The Rite Aid at the southwest corner of 5th Avenue and 10th Street in Park Slope has come in for its share of abuse on this blog.
But only when we read On the Wall: Four Decades of Community Murals in New York City by Janet Braun-Reinitz and Jane Weismann did we realize the role this Rite Aid played in another nasty fight over a community mural in Park Slope.
Our last post reviewed the unfortunate events surrounding the destruction of Mary Patten's First Street Mural in 1977. Park Slope was apparently to wait over 20 years for its next community mural, and it too was destroyed prematurely because of the opposition of nearby residents.
The 10th Street mural was organized by the new Groundswell organization, incorporated in 1998. Peace is Not a Dream in Storage was a response to a series of attacks on women using the 9th Street/4th Avenue subway station in 1999. Groundswell organized a group of teen-aged girls from the nearby Center for Anti-Violence Education to serve as the mural's artists. According to the authors of On the Wall:
Not until the mural was finished did objections -- never previously expressed -- arise from a small segment of the community. Cultural differences and fears about race, gentrification, and property values ultimately led to the mural's destruction.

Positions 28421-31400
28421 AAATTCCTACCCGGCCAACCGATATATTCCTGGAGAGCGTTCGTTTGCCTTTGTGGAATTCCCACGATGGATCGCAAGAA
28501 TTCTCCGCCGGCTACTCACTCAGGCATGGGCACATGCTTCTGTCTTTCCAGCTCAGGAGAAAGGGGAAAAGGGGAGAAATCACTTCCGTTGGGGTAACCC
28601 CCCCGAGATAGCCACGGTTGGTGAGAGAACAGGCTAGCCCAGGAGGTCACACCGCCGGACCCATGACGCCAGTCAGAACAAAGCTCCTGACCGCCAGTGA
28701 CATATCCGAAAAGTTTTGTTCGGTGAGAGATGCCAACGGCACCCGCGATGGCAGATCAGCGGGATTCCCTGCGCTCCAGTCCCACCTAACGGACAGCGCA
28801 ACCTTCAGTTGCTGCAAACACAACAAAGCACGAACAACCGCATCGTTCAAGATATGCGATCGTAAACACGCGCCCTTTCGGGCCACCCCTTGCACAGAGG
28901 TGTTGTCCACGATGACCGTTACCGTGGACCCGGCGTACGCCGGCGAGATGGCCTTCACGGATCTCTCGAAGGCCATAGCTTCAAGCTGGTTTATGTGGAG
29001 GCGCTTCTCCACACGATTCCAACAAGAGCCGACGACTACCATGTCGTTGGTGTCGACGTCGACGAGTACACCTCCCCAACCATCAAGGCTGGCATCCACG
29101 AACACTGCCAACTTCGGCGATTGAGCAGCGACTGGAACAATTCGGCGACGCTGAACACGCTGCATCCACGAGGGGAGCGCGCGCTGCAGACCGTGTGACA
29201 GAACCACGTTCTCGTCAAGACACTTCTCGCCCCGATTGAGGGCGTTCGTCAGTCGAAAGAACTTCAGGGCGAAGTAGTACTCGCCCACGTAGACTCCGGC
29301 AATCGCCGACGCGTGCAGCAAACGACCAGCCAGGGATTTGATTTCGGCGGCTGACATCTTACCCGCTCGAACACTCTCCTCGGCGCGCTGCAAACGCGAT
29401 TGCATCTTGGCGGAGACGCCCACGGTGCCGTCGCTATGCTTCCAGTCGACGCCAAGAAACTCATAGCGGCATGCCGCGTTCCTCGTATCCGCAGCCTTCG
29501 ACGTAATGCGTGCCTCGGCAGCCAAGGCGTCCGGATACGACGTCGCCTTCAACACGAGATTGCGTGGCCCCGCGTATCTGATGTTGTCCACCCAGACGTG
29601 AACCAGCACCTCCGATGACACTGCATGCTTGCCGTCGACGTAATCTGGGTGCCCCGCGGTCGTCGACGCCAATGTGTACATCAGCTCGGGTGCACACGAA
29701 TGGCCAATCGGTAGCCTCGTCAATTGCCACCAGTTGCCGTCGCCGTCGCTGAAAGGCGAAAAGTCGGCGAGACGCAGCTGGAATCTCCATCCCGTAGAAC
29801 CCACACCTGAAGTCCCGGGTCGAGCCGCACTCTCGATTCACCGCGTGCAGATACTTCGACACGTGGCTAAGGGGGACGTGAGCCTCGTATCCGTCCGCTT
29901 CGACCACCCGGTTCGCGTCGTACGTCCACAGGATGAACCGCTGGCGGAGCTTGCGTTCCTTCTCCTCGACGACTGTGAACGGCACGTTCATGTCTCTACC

At the mural dedication, amidst the controversy, the young artists eloquently stated the mural's intent and what they hoped it would achieve: "We wanted to send a strong message that problems need to be solved, not hidden away in a box... We want to publicly express our cumulative disgust with violence...
Instead of entering into a dialogue with the artists and the mural sponsors, a small group of residents circulated a petition demanding that Rite Aid "remove this insulting and ugly mural" because, in the words of one homeowner, "it makes "our 'hood look ghettoish".
A Rite Aid representative, to his/her credit, initially backed the mural and tried to facilitate a meeting between Groundswell, the artists, and nearby residents, in order to resolve differences. A series of talks and meetings dragged on for months. Ultimately Rite Aid turned against Groundswell and the artists, and the mural disappeared under a coat of whitewash.
A contemporary account of the controversy can be found in the New York Times archive, here.
One begins to suspect, after the premature destruction of Mary Patten's First Street Mural, and of Groundswell's Peace is not a Dream in Storage, more than 20 years later, that Park Slope is particularly inhospitable to community murals. Why is that, we wonder?
One also suspects that Ride Aid's corporate policies were soon changed to preclude any possibility that such an unpleasant situation could ever recur. The idea that a store manager would even permit a community mural to be painted on the side of the store seems almost quaint these days. Even if he or she liked the idea, one suspects the current corporate policy says, in effect, that "no unauthorized store decoration shall be undertaken by any manager" and that failure to comply with this policy is tantamount to "voluntary resignation".